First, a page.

BAE Systems to Close One of World’s Oldest Shipyards

November 7, 2013 10:44 AM - Updated: November 7, 2013 11:57 AM
A view of the docks at Portsmouth, U.K.
A view of the docks at Portsmouth, U.K.

BAE Systems will close its shipyard operations in Portsmouth, U.K. in 2014 ending a tradition of 500 years of shipbuilding in region, the company announced on Wednesday.

The closure of the BAE’s Portsmouth operation will mean the loss of 1,800 jobs and a consolidation of the company’s shipbuilding at facilities in Govan and Scotstoun in Glasgow, Scotland, according to a repot in Jane’s Defence Weekly.

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The closure — following the completion of six Type-45 destroyers and of significant work on the two-planned Queen Elizabeth-class (QEC) aircraft carriers — was long expected due to lack of future work, according to the report in Jane’s.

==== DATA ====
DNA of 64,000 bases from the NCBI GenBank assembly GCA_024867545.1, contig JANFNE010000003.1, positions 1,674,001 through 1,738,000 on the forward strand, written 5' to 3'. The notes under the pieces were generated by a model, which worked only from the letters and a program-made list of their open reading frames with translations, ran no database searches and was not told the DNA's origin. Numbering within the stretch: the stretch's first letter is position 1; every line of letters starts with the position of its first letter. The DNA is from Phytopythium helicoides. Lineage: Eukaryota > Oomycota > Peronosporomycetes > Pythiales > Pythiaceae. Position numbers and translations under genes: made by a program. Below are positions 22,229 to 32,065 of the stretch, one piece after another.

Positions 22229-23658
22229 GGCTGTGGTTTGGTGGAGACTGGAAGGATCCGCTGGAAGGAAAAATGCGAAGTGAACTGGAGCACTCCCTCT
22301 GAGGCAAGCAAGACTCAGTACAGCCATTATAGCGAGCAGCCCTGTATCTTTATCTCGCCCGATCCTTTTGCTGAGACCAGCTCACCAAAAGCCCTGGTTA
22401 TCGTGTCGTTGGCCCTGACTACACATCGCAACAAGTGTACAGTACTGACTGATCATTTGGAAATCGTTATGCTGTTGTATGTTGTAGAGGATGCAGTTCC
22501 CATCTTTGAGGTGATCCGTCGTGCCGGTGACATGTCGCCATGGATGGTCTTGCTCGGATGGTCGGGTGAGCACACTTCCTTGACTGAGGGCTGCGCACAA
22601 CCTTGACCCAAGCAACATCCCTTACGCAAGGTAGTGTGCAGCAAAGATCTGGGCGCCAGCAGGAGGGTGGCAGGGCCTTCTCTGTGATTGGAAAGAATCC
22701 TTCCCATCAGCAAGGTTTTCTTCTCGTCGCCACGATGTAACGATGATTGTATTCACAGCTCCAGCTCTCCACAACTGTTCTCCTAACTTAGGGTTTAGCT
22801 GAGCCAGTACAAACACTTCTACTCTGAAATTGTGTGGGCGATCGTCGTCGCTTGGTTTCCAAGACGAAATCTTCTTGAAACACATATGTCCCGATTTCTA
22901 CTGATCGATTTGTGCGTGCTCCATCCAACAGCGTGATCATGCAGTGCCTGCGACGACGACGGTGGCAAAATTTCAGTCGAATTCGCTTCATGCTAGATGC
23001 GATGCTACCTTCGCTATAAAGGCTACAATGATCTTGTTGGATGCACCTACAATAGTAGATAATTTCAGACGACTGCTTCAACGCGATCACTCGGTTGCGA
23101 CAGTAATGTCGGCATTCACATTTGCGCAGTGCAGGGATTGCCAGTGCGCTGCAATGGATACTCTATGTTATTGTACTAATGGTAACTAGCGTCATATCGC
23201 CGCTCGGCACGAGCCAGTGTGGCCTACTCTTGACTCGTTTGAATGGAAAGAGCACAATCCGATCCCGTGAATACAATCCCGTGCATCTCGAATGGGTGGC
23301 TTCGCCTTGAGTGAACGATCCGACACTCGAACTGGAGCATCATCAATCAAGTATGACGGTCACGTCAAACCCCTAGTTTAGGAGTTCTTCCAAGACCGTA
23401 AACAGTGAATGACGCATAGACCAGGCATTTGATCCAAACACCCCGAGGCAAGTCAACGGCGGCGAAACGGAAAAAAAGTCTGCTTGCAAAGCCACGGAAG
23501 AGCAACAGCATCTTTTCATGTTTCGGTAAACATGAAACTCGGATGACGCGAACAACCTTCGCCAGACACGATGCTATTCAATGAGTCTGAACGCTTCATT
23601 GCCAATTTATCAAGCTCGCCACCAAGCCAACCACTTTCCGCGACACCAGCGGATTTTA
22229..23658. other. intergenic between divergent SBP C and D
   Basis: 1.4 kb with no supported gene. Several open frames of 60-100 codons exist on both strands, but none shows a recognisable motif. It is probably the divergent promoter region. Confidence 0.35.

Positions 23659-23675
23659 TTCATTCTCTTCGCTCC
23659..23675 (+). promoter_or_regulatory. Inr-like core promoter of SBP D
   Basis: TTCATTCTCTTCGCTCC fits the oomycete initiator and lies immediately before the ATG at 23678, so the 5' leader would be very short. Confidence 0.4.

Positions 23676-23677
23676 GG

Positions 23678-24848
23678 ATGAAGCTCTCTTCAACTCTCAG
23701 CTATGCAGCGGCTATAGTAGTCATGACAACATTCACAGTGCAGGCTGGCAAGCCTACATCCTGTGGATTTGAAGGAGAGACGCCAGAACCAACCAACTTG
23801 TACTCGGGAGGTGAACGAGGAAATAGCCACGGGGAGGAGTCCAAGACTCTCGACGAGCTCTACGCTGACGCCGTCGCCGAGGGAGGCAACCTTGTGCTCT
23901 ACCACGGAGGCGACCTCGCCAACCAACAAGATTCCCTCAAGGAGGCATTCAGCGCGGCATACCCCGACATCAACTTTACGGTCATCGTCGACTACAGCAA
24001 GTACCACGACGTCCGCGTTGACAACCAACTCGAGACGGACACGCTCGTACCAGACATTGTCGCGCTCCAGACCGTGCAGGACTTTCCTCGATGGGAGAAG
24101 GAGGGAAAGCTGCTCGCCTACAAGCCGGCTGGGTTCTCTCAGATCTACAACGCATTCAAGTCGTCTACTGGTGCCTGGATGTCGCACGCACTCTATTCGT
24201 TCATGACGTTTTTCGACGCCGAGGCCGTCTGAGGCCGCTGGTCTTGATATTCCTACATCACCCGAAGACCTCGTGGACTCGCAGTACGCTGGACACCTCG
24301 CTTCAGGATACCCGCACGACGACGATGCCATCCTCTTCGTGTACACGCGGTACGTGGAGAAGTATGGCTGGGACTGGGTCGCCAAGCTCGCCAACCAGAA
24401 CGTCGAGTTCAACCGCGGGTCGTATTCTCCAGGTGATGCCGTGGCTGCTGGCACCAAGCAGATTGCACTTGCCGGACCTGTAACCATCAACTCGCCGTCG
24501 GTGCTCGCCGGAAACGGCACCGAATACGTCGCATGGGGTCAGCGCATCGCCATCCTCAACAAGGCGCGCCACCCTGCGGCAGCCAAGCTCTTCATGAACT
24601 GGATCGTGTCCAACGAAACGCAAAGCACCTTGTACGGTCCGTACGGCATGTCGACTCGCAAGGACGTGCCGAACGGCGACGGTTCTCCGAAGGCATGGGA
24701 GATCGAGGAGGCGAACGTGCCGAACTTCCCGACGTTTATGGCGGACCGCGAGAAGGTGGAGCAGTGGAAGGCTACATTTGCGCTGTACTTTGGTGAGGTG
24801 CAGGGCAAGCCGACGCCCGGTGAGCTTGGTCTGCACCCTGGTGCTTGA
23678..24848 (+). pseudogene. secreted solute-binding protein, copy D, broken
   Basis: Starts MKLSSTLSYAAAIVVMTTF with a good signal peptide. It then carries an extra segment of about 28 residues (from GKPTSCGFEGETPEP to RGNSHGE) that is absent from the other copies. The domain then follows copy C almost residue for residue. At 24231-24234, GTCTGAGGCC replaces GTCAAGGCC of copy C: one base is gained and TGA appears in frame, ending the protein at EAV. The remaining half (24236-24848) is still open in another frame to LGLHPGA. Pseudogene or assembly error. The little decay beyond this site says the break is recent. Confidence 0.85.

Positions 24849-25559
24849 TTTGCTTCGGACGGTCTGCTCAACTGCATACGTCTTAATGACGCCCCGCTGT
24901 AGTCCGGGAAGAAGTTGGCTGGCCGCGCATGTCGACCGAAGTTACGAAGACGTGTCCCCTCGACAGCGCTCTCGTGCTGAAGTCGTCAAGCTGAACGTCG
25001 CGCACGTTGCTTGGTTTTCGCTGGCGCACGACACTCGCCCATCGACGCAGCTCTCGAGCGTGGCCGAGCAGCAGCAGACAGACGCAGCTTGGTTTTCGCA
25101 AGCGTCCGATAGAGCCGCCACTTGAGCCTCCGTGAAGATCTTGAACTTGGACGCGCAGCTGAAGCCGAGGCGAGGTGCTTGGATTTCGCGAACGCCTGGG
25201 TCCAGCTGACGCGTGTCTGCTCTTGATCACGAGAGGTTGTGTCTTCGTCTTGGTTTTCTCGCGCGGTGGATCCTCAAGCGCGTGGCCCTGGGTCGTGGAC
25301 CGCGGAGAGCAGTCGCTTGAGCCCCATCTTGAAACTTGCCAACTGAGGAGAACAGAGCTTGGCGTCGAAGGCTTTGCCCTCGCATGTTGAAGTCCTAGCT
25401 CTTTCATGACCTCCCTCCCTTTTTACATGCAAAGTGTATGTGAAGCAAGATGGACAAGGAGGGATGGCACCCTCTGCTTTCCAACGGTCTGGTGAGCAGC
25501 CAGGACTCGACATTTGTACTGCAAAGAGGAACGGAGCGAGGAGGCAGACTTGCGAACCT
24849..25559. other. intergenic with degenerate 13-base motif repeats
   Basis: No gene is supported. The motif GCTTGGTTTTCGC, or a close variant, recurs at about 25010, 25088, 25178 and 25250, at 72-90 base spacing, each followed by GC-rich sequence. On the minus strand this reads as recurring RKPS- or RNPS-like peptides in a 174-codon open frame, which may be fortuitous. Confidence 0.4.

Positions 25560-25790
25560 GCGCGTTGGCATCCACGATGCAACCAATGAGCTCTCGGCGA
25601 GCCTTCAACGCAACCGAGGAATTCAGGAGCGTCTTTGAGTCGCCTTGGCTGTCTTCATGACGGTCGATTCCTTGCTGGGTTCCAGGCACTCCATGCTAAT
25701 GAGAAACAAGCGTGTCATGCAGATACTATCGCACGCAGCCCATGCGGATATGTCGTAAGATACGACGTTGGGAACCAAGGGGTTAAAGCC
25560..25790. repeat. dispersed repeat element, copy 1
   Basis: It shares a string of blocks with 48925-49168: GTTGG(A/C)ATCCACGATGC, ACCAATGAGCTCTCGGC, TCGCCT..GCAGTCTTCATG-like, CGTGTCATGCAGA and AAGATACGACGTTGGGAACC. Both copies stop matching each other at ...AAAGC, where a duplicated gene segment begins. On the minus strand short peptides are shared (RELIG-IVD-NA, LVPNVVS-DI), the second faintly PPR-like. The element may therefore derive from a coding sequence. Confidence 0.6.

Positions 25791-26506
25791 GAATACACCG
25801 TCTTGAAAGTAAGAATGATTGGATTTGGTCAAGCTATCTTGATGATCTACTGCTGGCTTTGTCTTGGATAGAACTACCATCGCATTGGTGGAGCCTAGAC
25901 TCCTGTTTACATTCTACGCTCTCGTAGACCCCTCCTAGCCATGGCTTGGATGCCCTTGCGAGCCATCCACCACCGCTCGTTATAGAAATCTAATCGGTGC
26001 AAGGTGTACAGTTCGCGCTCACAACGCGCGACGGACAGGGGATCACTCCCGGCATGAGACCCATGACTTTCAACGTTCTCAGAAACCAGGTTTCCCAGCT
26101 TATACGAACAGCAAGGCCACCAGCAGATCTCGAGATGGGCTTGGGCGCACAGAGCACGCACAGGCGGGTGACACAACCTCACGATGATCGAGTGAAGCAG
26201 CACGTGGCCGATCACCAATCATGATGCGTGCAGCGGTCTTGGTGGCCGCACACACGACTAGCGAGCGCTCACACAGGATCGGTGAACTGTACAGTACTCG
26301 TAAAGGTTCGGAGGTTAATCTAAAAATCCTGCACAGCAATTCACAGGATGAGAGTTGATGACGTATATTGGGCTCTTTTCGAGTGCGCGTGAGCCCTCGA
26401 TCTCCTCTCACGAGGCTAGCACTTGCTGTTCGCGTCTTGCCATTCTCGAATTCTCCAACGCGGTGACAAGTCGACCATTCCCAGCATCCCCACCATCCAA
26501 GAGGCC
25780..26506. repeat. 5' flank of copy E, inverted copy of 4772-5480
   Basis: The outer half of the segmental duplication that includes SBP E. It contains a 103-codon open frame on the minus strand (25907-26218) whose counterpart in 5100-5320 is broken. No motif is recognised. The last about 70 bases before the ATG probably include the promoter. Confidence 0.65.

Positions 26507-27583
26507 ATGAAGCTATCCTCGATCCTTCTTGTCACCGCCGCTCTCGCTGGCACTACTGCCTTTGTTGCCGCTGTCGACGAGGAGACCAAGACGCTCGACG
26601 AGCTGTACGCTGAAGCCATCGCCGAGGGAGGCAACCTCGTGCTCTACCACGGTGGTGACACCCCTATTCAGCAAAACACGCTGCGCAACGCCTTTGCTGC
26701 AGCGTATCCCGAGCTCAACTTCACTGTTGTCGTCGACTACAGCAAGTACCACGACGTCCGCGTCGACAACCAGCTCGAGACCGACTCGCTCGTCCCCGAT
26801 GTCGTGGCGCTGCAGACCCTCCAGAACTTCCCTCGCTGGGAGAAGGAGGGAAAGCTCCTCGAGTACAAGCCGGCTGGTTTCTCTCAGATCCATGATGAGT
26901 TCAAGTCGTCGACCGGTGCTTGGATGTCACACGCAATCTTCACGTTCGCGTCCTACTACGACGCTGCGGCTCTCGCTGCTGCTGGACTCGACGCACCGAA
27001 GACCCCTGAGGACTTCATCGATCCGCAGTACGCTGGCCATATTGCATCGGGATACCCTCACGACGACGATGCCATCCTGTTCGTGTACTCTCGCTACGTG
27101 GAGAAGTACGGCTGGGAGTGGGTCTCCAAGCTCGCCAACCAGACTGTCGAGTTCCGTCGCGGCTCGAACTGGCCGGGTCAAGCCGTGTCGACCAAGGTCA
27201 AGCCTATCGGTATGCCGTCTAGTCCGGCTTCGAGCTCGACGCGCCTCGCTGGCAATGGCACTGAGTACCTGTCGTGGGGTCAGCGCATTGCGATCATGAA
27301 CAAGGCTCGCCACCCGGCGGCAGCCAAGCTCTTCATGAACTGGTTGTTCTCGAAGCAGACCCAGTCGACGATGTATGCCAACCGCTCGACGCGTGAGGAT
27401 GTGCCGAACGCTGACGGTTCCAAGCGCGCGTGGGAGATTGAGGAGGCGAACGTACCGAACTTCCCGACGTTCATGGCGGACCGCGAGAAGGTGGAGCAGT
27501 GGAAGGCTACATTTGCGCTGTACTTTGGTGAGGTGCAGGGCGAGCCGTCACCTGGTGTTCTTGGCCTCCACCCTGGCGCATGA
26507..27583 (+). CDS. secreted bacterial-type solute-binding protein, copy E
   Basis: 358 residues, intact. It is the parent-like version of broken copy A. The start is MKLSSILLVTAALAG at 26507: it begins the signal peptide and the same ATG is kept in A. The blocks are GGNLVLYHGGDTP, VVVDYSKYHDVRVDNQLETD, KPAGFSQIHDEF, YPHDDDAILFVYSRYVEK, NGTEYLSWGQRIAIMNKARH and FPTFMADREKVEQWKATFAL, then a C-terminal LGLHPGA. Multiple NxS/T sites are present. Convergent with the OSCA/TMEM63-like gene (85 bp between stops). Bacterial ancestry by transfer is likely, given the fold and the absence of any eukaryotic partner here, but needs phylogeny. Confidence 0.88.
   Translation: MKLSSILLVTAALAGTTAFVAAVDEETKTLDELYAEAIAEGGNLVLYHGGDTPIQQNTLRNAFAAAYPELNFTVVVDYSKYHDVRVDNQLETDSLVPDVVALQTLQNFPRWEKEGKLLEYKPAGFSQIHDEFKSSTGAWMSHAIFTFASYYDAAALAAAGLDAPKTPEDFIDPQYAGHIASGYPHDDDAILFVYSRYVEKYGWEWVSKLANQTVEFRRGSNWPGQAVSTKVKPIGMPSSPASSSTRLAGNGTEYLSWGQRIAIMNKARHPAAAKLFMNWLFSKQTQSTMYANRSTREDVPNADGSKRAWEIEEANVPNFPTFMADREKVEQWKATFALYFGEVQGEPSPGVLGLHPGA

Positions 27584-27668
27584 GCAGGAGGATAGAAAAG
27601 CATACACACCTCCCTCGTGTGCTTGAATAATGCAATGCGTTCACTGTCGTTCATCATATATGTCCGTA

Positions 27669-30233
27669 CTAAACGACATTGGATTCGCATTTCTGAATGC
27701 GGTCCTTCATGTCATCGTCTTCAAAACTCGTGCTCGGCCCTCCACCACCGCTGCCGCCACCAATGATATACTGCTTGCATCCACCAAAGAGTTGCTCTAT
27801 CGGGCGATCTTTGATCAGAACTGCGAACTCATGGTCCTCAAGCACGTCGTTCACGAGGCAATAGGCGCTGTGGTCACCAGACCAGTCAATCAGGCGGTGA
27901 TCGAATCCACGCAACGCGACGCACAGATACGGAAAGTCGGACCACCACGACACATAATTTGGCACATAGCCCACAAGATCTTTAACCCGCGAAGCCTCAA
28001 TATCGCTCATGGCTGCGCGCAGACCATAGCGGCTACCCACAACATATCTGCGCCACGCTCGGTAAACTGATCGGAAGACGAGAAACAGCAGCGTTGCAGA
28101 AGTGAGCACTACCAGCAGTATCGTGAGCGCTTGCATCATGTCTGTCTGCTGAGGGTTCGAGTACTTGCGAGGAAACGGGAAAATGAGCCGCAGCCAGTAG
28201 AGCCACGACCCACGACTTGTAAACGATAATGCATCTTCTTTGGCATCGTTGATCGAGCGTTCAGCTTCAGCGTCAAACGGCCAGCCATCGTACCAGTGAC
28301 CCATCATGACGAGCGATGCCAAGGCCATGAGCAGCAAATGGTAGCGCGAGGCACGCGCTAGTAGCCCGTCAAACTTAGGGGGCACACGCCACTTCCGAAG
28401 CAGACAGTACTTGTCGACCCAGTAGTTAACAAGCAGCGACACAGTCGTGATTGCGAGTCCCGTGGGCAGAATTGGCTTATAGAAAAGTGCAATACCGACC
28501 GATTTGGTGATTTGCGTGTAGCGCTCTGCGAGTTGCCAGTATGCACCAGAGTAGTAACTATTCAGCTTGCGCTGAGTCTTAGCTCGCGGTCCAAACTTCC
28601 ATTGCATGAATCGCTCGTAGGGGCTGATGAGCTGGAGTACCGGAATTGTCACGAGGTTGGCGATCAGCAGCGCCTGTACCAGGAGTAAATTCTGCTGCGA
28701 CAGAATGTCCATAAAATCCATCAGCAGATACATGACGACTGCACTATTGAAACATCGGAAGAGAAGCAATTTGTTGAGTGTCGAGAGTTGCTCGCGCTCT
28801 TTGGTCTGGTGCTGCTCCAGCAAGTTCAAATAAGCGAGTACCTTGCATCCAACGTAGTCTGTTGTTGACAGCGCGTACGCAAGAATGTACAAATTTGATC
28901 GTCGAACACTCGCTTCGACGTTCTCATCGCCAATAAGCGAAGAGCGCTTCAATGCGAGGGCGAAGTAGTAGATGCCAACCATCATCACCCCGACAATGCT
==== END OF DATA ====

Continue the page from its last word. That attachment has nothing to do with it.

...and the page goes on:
Components currently under construction on the second QEC, the future HMS Prince of Wales, will be relocated to the BAE yards in Scotland as well as the Royal Navy’s planned Type-26 Global Combat Ship program.

Portsmouth was home to one of the world’s first dry docks, built during the reign of the Tudors in 1495. The yards built the famed HMS Victory, Horatio Nelson’s flagship during the Battle of Trafalgar.

Work will continue in the yard until the middle of 2014.

Sam LaGrone

Sam LaGrone

Sam LaGrone is the editor of USNI News. He has covered legislation, acquisition and operations for the Sea Services since 2009 and spent time underway with the U.S. Navy, U.S. Marine Corps and the Canadian Navy.
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